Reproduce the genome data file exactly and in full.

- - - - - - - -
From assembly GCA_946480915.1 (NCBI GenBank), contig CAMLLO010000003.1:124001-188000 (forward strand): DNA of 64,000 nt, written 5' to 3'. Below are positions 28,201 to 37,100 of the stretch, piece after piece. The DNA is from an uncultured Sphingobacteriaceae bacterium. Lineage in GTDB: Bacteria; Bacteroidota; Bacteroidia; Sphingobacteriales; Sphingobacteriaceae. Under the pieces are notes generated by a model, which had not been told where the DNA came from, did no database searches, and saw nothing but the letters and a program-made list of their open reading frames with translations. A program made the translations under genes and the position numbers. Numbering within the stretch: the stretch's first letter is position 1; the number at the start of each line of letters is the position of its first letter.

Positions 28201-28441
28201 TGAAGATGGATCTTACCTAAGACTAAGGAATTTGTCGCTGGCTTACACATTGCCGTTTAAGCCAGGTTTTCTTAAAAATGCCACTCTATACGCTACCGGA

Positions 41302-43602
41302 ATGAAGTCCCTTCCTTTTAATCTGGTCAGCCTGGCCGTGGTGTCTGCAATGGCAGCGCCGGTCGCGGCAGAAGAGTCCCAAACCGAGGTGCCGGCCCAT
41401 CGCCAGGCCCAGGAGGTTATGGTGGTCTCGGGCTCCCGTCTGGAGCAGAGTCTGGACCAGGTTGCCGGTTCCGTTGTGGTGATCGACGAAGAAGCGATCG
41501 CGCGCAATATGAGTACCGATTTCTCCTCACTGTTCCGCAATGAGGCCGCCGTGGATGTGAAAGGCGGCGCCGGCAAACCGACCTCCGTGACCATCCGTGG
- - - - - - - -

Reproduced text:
From assembly GCA_946480915.1 (NCBI GenBank), contig CAMLLO010000003.1:124001-188000 (forward strand): DNA of 64,000 nt, written 5' to 3'. Below are positions 28,201 to 37,100 of the stretch, piece after piece. The DNA is from an uncultured Sphingobacteriaceae bacterium. Lineage in GTDB: Bacteria; Bacteroidota; Bacteroidia; Sphingobacteriales; Sphingobacteriaceae. Under the pieces are notes generated by a model, which had not been told where the DNA came from, did no database searches, and saw nothing but the letters and a program-made list of their open reading frames with translations. A program made the translations under genes and the position numbers. Numbering within the stretch: the stretch's first letter is position 1; the number at the start of each line of letters is the position of its first letter.

Positions 28201-28441
28201 TGAAGATGGATCTTACCTAAGACTAAGGAATTTGTCGCTGGCTTACACATTGCCGTTTAAGCCAGGTTTTCTTAAAAATGCCACTCTATACGCTACCGGA

Positions 41302-43602
41302 ATGAAGTCCCTTCCTTTTAATCTGGTCAGCCTGGCCGTGGTGTCTGCAATGGCAGCGCCGGTCGCGGCAGAAGAGTCCCAAACCGAGGTGCCGGCCCAT
41401 CGCCAGGCCCAGGAGGTTATGGTGGTCTCGGGCTCCCGTCTGGAGCAGAGTCTGGACCAGGTTGCCGGTTCCGTTGTGGTGATCGACGAAGAAGCGATCG
41501 CGCGCAATATGAGTACCGATTTCTCCTCACTGTTCCGCAATGAGGCCGCCGTGGATGTGAAAGGCGGCGCCGGCAAACCGACCTCCGTGACCATCCGTGG